Repeal of former laws.

Ibid. § 13.

Auctioneers in Allegheny county regulated.

9 Dec. 1783 § 3. 2 Sm. 87.

purchase at their own sales.

14. Auctioneers in the county of Allegheny shall be commissioned in the same manner and on the same terms as is provided in this act in relation to auctioneers in the city of Philadelphia, and shall be subject to the same regulations: Provided, That those doing business in the city of Allegheny shall pay but one-half the rate for commissions established for those doing business in Philadelphia; and that those doing business in said county and not in any city, shall pay onefourth the rates aforesaid: And provided further, That the state tax or duty upon sales of loans or stocks within said county, shall be one-eighth of one per centum, and on all other sales, the amounts specified in this act.

15. If any auctioneer or auctioneers, appointed under this act, or any person or persons by his or their directions, shall at any time hereafter purchase on Auctioneers not to account, or for the use of the said auctioneers, or any of them, at his or their respective auctions, any goods, wares or merchandise, and the same be proved on the oath of one or more credible witness or witnesses, before the justices of the quarter sessions in the city or county of Philadelphia; such auctioneer shall forfeit and pay the sum of five hundred pounds, one-half for the use of the state, and the other for the use of the person who informs and proves the buying aforesaid, to be recovered in any court of record in this state, and shall moreover be rendered incapable thereafter to serve in any post of honor or profit in this state.

2 April 1822 § 2. 7 Sm. 593.

Commission to be

16. For each and every succeeding year, during which the holder of any commission or license granted as aforesaid, shall continue to use and exercise the business of an auctioneer, he shall pay or cause to be paid in advance to the state renewed annually. treasurer a like sum to that which he paid on obtaining such commission; and if any person shall die before the expiration of the time for which he shall have been commissioned, the benefits of the unexpired time of the commission shall be continued to his legal representatives, on application to the governor for that purpose.

Ibid. § 4. Bond to be re

years.

17. At the end of every three years, every person holding the commission of an auctioneer shall renew his bond and sureties, (2) and it shall be in the power, newed every three and it shall be the duty of the governor, at all times, to judge of the validity of the sureties offered or given, and to accept or reject the same, and whenever, in his judgment, it shall become requisite for the security of the state that new sureties should be substituted for, or added to those given by any auctioneer, and he shall fail, on one month's notice, to give such other or further security as shall be deemed sufficient, such auctioneer shall cease from all further use or exercise of his business as an auctioneer, under such penalty as is provided by this act against persons unlawfully exercising or using the said business.

Ibid. § 5.

Commission to be void on neglect to make payments to

state treasurer.

Ibid. § 7. Not to be associ

ated with commis

sion-merchants.

Nor to hold sales at certain places.

29 March 1824 § 1. 8 Sm. 298.

18. In case any holder of a commission under this act shall neglect or refuse to pay the sum or sums of money at the time and in the manner directed in this act, or shall neglect or refuse to render to the state treasurer a quarterly account of all the effects and property subject to duty sold by him, and to pay to said treasurer the amount of duties payable on such sale or sales, according to the provisions of the several acts of assembly in such case made and provided, the said holder of a commission as aforesaid, shall immediately cease to use and exercise the business of an auctioneer, under the penalties hereinafter imposed, by the 5th section of this act, upon persons unlawfully using or exercising the said business.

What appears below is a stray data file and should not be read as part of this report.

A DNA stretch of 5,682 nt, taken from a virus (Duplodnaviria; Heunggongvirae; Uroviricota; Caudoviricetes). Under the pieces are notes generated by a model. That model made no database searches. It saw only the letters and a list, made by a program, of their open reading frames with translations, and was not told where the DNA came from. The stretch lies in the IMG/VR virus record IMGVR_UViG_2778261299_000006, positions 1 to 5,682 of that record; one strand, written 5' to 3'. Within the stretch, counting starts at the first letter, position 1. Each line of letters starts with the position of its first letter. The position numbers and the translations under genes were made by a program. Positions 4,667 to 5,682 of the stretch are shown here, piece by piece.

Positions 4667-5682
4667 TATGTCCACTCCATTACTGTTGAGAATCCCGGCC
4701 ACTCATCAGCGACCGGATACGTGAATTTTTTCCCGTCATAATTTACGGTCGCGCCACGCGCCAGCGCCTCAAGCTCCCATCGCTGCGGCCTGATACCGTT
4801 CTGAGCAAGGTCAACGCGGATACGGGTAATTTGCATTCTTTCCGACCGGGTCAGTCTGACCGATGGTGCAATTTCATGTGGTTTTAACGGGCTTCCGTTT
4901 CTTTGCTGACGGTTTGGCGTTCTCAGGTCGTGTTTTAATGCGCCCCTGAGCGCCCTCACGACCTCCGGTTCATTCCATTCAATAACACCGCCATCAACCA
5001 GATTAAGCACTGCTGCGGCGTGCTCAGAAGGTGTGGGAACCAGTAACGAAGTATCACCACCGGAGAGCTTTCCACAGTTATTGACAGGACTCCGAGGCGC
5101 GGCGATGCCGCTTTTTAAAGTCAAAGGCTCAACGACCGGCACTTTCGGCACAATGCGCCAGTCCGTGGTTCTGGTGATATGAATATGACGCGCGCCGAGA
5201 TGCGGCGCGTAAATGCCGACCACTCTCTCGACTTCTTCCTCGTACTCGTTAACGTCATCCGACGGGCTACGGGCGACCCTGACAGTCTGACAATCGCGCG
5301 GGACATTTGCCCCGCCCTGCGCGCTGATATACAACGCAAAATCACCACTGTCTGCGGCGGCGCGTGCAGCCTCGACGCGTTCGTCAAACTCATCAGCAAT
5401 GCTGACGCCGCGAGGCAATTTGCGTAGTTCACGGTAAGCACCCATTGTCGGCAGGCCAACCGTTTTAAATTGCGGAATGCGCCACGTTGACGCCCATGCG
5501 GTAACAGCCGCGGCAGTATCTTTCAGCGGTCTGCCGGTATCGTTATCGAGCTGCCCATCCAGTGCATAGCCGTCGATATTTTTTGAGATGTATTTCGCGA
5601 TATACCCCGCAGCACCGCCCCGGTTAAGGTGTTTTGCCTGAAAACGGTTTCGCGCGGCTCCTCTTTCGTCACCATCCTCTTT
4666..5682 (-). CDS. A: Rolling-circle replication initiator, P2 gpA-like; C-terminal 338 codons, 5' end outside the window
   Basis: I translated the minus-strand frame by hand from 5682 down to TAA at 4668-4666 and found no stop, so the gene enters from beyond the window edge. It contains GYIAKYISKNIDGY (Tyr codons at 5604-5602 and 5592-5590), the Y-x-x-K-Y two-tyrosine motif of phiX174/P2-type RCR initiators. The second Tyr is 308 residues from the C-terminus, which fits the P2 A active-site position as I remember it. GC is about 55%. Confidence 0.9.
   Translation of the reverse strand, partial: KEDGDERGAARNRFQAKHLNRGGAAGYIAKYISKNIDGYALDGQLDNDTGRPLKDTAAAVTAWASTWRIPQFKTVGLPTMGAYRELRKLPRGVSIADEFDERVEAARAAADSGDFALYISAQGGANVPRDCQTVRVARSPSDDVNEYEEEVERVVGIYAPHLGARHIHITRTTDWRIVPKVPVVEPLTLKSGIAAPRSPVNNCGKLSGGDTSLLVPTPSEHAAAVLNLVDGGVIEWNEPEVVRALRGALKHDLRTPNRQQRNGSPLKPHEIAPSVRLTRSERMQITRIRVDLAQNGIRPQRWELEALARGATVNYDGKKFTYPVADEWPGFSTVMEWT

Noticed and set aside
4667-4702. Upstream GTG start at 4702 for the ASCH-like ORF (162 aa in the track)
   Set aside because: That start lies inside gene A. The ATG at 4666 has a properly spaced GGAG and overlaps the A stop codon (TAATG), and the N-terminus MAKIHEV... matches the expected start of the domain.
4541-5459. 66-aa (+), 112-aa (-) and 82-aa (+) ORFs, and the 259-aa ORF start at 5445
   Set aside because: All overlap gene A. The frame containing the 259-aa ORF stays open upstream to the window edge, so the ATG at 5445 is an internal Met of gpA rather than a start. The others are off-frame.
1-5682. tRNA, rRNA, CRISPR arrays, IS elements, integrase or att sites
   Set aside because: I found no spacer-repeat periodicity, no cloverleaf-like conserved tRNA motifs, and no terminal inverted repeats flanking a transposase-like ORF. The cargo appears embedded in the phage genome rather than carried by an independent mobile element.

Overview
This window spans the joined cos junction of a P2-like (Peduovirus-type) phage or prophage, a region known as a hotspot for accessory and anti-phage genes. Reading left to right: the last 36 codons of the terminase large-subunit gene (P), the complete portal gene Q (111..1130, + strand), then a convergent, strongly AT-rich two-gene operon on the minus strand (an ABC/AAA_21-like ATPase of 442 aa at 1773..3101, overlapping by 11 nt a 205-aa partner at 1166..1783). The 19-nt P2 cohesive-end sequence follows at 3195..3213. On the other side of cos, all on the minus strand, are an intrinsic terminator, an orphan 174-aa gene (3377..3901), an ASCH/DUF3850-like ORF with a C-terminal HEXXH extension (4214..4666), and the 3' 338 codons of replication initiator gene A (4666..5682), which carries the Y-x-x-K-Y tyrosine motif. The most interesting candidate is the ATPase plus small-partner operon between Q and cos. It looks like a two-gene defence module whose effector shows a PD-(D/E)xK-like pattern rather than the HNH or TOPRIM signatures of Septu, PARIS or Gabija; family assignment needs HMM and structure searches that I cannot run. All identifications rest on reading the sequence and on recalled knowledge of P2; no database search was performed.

19. It shall not be lawful for any auctioneer to associate with him in any manner whatever, a commission-merchant who shall derive profit or advantage from the sale of any goods at auction, or farm out the office to another, nor deprive profit or advantage from any sales by auction that are not personally superintended by himself or his known clerk; [nor shall any auctioneer hold sales at the stores of any other person following the business of receiving furniture or goods, for the purpose of selling them by auction, nor at any place but his known sale-room, except it be furniture or goods at the dwelling-house or store of the owner, cargoes on board vessels, or landed on the wharves, or stored in the warehouses of the owners of such goods], under the same forfeitures which are imposed by the sixth section of this act. (a)

20. It shall be the duty of each and every auctioneer, in the cities of Philadelphia and Pittsburgh, to keep a book or register, in which shall be entered all goods To keep a registry. sold by him; and they shall pay the same percentage on all goods sold on commission, that they are bound by existing laws to pay on goods sold by auction.

Duty on sales on

commission.

Ibid. § 2.

To render quarterly account, under oath.

21. Each and every auctioneer of the cities of Philadelphia and Pittsburgh shall, within twenty days after the first of September, December, March and June of the year for which he shall have been commissioned, render to the auditor-general a true and particular account, in writing, of the moneys or sums

(2) Under the preceding section, the auctioneer has the right to renew his license annually, and the bond is a continuing security for the term of three years.

Daly v. Commonwealth, 75 P. S. 331; s. c. 9 Phila.

67.

(a) The penalty is $500 for the first offence, and $1000 for the second. 7 Sm. 594.